NORMAN, Okla. — Texas fans were living it up earlier this month during a big win over Oklahoma. Baker Mayfield wanted to return the favor.
The Lake Travis High School graduate was introduced to the OU faithful during a timeout Saturday and hoisted his Heisman Trophy. Then the former OU quarterback started jumping around, flashing the upside-down “Hook ’em” hand sign, and got the locals all stirred up inside Lloyd Noble Center.
“I was born and raised in Austin,” Mayfield said. UT “didn’t recruit me. I grew up 15 miles from their campus. I can’t stand them. In anything they do.
“I talked to the NFL guys, and they say I need to calm it down a little bit. But when it comes to Texas, absolutely not. I can’t stand ’em. Just end of story.”
And yet, Mayfield was one of many OU fans headed to the exits early as the Longhorns captured a critical 77-66 victory over the 23rd-ranked Sooners. It was UT’s first win in Norman since 2012 and the program’s first season sweep in the Red River rivalry since that same season.
This was a day the Longhorns (16-11, 6-8 Big 12) let a ton of steam out of their teakettle. Dylan Osetkowski, wild mane and all, came roaring to life in the second half, scoring 17 of his 21 points after the break. Kerwin Roach II scored 12, and Mo Bamba had a career-high 18 rebounds.
The Longhorns organized a players-only meeting after Monday’s loss to Baylor. Whatever was said clearly worked. Texas is now right back in the NCAA Tournament hunt after snapping its three-game losing skid.
“It’s been ramped up,” Osetkowski said. “We knew we had a tough week and a half the past three games. We wanted to come out aggressive, with a high level of spirit, and I thought we did really well with that.”
The ball movement early was textbook. Seven players had at least one bucket in the first 10 minutes. A 12-0 run in the second half gave the Horns some breathing room. And there was no panic when the Sooners tried to press and force late turnovers.
“I told our guys we’re fighting for NCAA Tournament lives,” UT coach Shaka Smart said. “It’s not the same as fighting for your life, like life and death. But when you’re a basketball player or coach, it can feel that way.”
Roach’s suffocating clamps on OU star Trae Young really made the difference. Young, the nation’s leading scorer, had 26 of the quietest points you’ll ever see. He was 3-for-10 from 3-point range and just couldn’t get OU going.
Christian James had 11 points, but other than those two, OU didn’t have another player in double figures. The Sooners (16-10, 6-8) have now lost five straight.
“This is my first time winning here since I’ve been here” at UT, said Roach, a junior. “Our theme heading into the game was ‘One More.’ Everybody try to do one more thing to help us win. We had a lot of close games. My effort was just one more.”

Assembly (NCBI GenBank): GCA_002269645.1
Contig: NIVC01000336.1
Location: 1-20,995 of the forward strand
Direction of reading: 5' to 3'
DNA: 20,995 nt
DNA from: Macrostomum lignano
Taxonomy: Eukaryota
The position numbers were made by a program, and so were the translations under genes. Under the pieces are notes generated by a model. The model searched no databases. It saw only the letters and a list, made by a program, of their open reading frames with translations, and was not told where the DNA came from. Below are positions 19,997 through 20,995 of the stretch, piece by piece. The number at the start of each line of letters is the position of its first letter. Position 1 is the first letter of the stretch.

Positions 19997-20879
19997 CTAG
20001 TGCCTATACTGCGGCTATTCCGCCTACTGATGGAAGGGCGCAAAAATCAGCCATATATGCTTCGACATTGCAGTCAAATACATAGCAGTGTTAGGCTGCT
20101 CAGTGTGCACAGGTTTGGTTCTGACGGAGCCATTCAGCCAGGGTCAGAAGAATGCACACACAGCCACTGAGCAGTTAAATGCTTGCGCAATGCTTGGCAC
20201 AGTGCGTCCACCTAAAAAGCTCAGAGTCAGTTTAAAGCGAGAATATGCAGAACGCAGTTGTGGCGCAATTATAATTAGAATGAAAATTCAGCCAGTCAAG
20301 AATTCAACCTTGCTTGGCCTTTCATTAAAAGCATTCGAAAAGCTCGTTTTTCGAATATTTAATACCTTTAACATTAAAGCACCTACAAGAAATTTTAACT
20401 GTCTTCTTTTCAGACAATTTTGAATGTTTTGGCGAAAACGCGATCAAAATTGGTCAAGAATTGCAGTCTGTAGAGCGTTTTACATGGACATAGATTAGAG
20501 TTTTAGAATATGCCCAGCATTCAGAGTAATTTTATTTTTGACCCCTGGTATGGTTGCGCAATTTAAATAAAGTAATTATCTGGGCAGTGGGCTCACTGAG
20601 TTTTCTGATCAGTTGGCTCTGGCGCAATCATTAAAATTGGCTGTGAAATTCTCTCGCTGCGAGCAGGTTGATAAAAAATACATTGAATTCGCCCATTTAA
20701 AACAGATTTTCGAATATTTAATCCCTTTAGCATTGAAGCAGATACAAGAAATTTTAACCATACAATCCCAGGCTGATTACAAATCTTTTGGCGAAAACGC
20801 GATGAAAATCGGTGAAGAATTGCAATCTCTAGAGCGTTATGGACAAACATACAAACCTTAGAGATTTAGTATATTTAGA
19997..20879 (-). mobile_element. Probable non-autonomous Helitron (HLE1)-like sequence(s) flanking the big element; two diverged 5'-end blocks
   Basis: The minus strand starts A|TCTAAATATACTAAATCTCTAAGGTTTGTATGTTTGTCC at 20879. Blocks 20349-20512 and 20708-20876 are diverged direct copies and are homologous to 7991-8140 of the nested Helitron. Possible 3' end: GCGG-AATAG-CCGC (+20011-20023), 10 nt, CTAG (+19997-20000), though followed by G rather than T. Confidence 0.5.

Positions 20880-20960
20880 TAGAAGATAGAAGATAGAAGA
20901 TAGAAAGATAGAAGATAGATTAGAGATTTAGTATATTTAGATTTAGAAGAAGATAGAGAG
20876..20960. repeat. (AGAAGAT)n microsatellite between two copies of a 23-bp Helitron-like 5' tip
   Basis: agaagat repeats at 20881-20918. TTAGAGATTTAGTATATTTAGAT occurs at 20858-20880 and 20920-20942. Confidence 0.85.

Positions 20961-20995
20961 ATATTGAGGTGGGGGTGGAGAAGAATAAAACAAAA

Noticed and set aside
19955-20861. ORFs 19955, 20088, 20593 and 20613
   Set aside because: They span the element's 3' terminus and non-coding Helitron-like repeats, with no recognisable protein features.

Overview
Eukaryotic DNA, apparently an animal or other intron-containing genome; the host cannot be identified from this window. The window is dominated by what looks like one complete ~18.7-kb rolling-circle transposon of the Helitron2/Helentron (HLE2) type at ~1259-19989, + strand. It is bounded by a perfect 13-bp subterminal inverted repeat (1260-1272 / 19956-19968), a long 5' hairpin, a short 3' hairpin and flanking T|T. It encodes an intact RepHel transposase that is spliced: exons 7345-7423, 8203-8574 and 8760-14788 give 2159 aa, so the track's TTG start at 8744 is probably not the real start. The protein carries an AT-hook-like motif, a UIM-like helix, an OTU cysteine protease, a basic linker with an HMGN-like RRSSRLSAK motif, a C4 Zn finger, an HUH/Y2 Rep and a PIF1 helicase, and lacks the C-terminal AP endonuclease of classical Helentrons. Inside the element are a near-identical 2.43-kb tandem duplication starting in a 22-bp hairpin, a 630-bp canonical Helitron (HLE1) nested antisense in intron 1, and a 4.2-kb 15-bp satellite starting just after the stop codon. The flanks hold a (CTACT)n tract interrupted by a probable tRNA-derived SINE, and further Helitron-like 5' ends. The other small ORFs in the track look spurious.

In Texas’ final four regular-season games, the formula for success is simple. If the Horns play with effort and energy, they can win all four. If they show up flat, they could get steamrolled. “It gives us a great chance,” Smart said. “It doesn’t guarantee that we’ll win, but those things give us a great chance to win.”
It starts with point guard Matt Coleman. He had a nice bounce-back performance with 11 points and five assists. He drove right down Broadway and scored on a reverse layup with two minutes left that effectively ended it.
Osetkowski finally got out of his own head, it would appear. The second half, he was on fire. He said the entire team, coaches and teammates, were “continuously in my ear to keep letting it fly. Regardless if goes in or not, that’s what the team needed.”
Sometimes you need some breaks, too. Like when Jase Febres banked-in a 3-pointer to start the game. Or when Roach went into a full Superman extension to chase down a loose ball; Young fouled him. Eric Davis Jr. wasn’t called for traveling when he corralled a loose ball, rolled over on his back and flipped it to Coleman, who got fouled on a run-out.
But good teams create their own breaks. Give Jacob Young credit for some of the biggest defensive plays of the day. The sophomore reserve had two steals in the open court and ran the other way for buckets.
On a day when every player needed to give “One More,” Young did his part. He scored six points, including four during that critical second-half run that gave Texas a 57-44 lead.
“My role was to give the team a spark,” he said. “That’s what they’ve been asking for me all year. My teammates picked me up, and I did it. It felt real good.”
Said Osetkowski: “I told him right when he got in, ‘Give us some energy.’ And he did that.”
OU’s the team that might be near the end of its story. But Texas has more pages still to pen. Next comes Wednesday’s trip to Manhattan, Kan. After his team’s win over Iowa State, Kansas State coach Bruce Weber asked ESPN announcers who won Texas-OU. Told it was UT, Weber said, “Whoa!”
Mayfield “can’t stand ’em,” but the Longhorns are still going. This surprising roller-coaster season isn’t over yet.
Contact Brian Davis at 512-445-3957. Email firstname.lastname@example.org.